No matter how well you know them, cats are mysterious little critters and are determined to stay that way. We may never know why one minute they are demanding your attention, and the next they can’t get away from you quickly enough. Here’s hoping this guide will provide some insight into kitty’s brain.
Ancient cats were not pets
If you’ve ever felt like your cat saw you as a provider of food and not their beloved owner, you can probably blame their ancestors. Some researchers claim that ancient Chinese cats, Felis silvestris lybica, were not domesticated, but rather lived in a mutually beneficial relationship with humans yet independent. They would hunt the rodents that lived in the grain stores of early farmers. A 2007 study showed that F. s. lybica was domesticated 9000 years ago as grain cultivation spread and farmers needed more reliable pest control.
Cats don’t like change
If kitty has been sick or refusing food lately, the problem may not be with them, but rather with any changes in their routine. Even if your cat is in perfect health, any disruption to their routine will have them vomiting hairballs or being extra picky about their food. The best thing to do is to help them adjust to bigger changes and try and keep the little things as similar as possible.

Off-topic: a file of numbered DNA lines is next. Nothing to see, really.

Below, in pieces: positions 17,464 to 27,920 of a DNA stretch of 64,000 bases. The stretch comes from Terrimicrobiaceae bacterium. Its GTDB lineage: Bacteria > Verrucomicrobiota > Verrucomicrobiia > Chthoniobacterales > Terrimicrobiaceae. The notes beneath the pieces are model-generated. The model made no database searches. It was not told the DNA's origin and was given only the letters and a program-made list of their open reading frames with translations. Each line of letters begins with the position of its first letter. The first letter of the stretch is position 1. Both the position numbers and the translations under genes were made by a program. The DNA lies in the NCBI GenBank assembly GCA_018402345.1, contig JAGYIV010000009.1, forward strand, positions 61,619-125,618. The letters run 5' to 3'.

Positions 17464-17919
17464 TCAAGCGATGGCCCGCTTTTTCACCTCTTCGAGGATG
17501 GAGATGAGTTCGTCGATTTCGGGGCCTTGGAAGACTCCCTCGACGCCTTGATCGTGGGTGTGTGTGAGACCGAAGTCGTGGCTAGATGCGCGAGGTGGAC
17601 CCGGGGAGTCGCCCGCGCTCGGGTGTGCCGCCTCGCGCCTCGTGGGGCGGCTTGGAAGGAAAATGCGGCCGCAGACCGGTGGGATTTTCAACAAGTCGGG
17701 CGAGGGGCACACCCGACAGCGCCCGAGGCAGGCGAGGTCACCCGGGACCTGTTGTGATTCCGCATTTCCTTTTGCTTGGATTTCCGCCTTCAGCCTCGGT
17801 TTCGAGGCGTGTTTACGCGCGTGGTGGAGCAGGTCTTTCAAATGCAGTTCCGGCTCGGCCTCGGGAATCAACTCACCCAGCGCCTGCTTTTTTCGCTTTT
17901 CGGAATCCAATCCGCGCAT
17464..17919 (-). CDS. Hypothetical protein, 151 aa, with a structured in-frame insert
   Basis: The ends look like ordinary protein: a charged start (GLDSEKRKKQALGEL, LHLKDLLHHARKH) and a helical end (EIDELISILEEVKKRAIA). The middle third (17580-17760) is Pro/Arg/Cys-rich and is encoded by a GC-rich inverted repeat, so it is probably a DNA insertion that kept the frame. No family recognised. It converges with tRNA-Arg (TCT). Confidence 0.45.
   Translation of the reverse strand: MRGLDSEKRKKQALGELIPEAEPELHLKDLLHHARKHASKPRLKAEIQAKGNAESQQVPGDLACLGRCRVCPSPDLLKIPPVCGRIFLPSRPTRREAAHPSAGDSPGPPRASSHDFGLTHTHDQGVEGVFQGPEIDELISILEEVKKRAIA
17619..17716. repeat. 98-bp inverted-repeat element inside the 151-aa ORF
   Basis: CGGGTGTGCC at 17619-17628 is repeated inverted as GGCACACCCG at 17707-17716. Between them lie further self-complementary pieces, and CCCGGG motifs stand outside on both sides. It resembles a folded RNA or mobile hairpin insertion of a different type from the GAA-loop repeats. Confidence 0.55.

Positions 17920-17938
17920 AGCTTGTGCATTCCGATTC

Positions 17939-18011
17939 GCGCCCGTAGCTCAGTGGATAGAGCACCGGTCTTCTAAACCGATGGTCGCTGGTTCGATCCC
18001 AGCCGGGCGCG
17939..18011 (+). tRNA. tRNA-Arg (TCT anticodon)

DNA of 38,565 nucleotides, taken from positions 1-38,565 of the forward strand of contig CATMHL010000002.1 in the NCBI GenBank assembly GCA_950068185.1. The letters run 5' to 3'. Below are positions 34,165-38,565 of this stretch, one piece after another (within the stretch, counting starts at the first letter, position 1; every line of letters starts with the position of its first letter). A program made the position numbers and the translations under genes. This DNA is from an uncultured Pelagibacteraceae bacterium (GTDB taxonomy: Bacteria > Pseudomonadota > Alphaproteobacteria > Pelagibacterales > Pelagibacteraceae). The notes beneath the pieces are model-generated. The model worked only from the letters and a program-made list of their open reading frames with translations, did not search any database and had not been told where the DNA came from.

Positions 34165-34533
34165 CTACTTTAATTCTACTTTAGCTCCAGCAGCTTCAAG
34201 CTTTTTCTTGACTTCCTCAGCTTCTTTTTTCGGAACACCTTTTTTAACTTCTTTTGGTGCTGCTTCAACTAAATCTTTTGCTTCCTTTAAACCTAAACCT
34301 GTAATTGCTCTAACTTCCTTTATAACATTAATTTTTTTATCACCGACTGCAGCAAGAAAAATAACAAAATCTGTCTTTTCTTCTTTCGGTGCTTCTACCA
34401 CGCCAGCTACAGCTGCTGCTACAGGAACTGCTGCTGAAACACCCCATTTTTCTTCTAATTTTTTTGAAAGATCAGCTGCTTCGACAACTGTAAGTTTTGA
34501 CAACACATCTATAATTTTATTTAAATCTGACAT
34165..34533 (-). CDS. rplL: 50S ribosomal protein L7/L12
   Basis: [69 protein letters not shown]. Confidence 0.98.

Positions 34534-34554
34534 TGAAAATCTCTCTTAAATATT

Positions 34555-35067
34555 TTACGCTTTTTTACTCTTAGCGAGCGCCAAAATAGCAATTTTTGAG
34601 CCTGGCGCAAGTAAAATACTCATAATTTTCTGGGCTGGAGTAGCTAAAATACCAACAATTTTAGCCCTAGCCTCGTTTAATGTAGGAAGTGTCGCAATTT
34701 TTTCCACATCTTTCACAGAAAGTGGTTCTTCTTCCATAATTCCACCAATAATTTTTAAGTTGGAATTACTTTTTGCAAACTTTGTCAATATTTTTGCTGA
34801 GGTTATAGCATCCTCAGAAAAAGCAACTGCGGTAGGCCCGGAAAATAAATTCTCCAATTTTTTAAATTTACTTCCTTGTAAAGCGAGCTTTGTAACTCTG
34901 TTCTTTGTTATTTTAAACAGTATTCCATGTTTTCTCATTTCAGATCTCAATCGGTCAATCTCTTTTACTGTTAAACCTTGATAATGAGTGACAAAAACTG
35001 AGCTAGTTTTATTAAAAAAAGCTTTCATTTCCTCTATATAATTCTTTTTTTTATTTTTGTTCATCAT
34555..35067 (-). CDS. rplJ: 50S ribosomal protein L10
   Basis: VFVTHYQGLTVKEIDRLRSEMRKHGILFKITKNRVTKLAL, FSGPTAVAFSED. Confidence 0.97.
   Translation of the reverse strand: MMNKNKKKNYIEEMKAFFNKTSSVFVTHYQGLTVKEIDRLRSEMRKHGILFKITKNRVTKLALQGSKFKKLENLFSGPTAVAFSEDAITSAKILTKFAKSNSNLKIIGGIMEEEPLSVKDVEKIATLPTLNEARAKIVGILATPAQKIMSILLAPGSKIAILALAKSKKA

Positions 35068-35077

Cats get around
You may not be shocked to know that your cat covers a lot of ground during the day, which is why it’s very important to have them microchipped (learn more about microchipping at Oz Microchips). But you may not have given much thought to how far your cat can travel during the night. A study in Wales tracked cats using GPS and found that they wandered up to three miles at a time, at speeds of 21mph. This is really surprising when they’re home in time to wake you up at 4 am.
Cats look after you, not the other way around
At least, that’s how they see it. Even when you’re catering to their every need, cats don’t think humans are capable of looking after themselves. The next time you’re grossed out by them bringing home a dead mouse, know that this is how your cat looks after you. They have hunted down your dinner and presented it to you because they don’t want you to starve.
Purring doesn’t always mean they’re happy
It’s easy to assume that your cat is happy because it’s purring in the comfort of your lap. However, they also purr when they’re stressed or in pain and trying to heal themselves. The purr of a domestic cat has a frequency between 25 and 150 Hertz. At this frequency, muscles best grow and repair themselves. It could be that cats evolved their purr over the centuries as a survival tactic.
They can be left or right pawed
It’s not just humans who have a dominant hand. Research conducted in 2009 showed that male cats are usually left-pawed and female cats are usually right-pawed.